It’s a map ‘full of quiet calm, still, beautiful’, says Latrobe University historian Gerry Gill. There’s a ‘soft, comfortable, nostalgic light’ in it. But it’s also ‘terrible, disturbing’.
Gill is referring to the Selwyn map, produced in 1852 and showing the area between the Campaspe and Loddon Rivers, with Mount Alexander at its centre.
You can have a look at the map via our 2011 Post. It is in fact very beautiful, but Gill’s point is that it is a document which essentially records the state of the environment as it was under Aboriginal management. By showing numerous squatting stations on the best land, it is also a record of dispossession.
The map is on display at the Bendigo Post Office Gallery. It’s part of an exhibition which also includes two short films made by Gill, one on the map itself, and the other on the history of the Bendigo Creek. Gill quotes an early observer of this creek, entranced by the sight of kingfishers and platypus. Within a short time the creek had been reduced to a channel for noxious sludge pushed 160 kilometres north of Bendigo and covering 700 square kilometres of productive land with hardened clay. The creek, says Gill, struggled to survive against early gold seekers, but was finally finished off by the puddling machine [see our post on this ingenious device]. After Royal Commission enquiry into its dreadful state, it was engineered into the gutter we know today.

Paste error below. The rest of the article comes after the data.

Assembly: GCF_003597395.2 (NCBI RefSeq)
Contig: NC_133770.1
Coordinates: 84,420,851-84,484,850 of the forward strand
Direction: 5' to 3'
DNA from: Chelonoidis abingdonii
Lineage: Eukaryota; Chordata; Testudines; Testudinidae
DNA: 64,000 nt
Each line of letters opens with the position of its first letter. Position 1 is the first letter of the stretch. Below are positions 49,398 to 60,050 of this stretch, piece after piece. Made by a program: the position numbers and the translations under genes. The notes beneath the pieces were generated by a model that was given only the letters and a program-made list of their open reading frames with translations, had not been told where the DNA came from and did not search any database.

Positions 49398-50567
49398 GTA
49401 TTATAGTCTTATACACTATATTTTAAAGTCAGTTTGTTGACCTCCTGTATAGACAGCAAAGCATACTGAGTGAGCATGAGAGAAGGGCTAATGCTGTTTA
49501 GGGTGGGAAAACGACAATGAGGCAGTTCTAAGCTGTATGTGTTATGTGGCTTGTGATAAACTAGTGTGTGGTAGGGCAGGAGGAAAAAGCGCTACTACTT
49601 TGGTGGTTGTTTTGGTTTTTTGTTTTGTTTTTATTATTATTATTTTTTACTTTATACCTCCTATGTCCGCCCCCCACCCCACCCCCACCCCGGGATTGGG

The exhibition runs till June 16. Don’t miss it: and there are numerous associated talks and events.